Alberta’s economic recession, precipitated by the oil crash of 2014, may finally be nearing its end as the market may rebalance this year. The Conference Board of Canada predicts that the province will have the country’s strongest economic growth in 2017 due to fast-rising oil production; Alberta’s GDP is anticipated to grow by 2.8% in 2017 as a result of OPEC’s agreement to cut oil production, “which will allow oil prices to average almost $60 USD a barrel for the West Texas Intermediate by the end of 2018.”
Additionally, the Conference Board of Canada’s winter quarterly report notes that the province will likely see “a modest, gradual recovery in capital spending in the energy sector.” The Royal Bank of Canada also expects oil to help Alberta’s economy this year, with the recovery accelerating in 2018 (with estimated growth hitting 3.3%). Add to these predictions that the provincial government expects a positive economic outlook for 2017 driven by the province’s oil and gas industry, and the economy is certainly looking up for Alberta oil and gas. With the continued improvement in oil prices, Alberta’s exports are anticipated to increase significantly this year – an improvement that’s boosted manufacturing and non-conventional oil production. Not to mention that drilling has recovered substantially since 2015 and is expected to increase conventional investment. However, despite these positive turns, private sector construction has taken a downturn, with major projects winding down.
While the outlook is good for Alberta industry, the growth isn’t expected to produce many new jobs. Rather, the growth merely illustrates a rebound from rock bottom not a return to the province’s glory days. ATB’s Chief Economist, Todd Hirsch, says it’s not necessarily a jobless recovery, but that “the nature of the jobs are changing.” Basically, old jobs might not come back but new jobs in other sectors will offer opportunities. The oil and gas sector only anticipates the recovery of about 3,400 jobs over the next four years.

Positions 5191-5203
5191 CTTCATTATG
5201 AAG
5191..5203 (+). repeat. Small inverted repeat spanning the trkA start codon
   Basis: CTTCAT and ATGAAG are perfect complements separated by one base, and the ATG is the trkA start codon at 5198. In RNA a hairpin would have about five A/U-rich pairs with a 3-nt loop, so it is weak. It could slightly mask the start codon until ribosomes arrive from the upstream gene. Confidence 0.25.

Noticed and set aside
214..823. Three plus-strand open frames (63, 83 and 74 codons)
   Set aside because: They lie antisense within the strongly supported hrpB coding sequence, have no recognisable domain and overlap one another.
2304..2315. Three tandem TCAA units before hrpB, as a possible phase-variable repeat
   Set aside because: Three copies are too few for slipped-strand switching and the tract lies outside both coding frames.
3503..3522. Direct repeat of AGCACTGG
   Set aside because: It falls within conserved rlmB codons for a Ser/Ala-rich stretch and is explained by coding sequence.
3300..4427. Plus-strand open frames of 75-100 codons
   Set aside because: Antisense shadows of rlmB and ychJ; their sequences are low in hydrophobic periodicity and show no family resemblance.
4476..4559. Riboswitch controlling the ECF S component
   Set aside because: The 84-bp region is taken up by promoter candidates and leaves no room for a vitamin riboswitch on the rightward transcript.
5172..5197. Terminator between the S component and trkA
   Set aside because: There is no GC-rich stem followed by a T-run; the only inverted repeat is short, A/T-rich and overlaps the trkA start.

Alberta’s Industrial Heartland Association says there is an “unmatched opportunity for investment and growth in the petrochemical sector. This could result in thousands of new jobs, billions in GDP, and new sources of corporate taxes.” As the province works to diversify our oil and gas industry and increase the value of Alberta’s energy resources, a boost in the private sector’s construction will be a boon for the economy. Now, is the time to act for those wanting to invest in gas station construction in Alberta.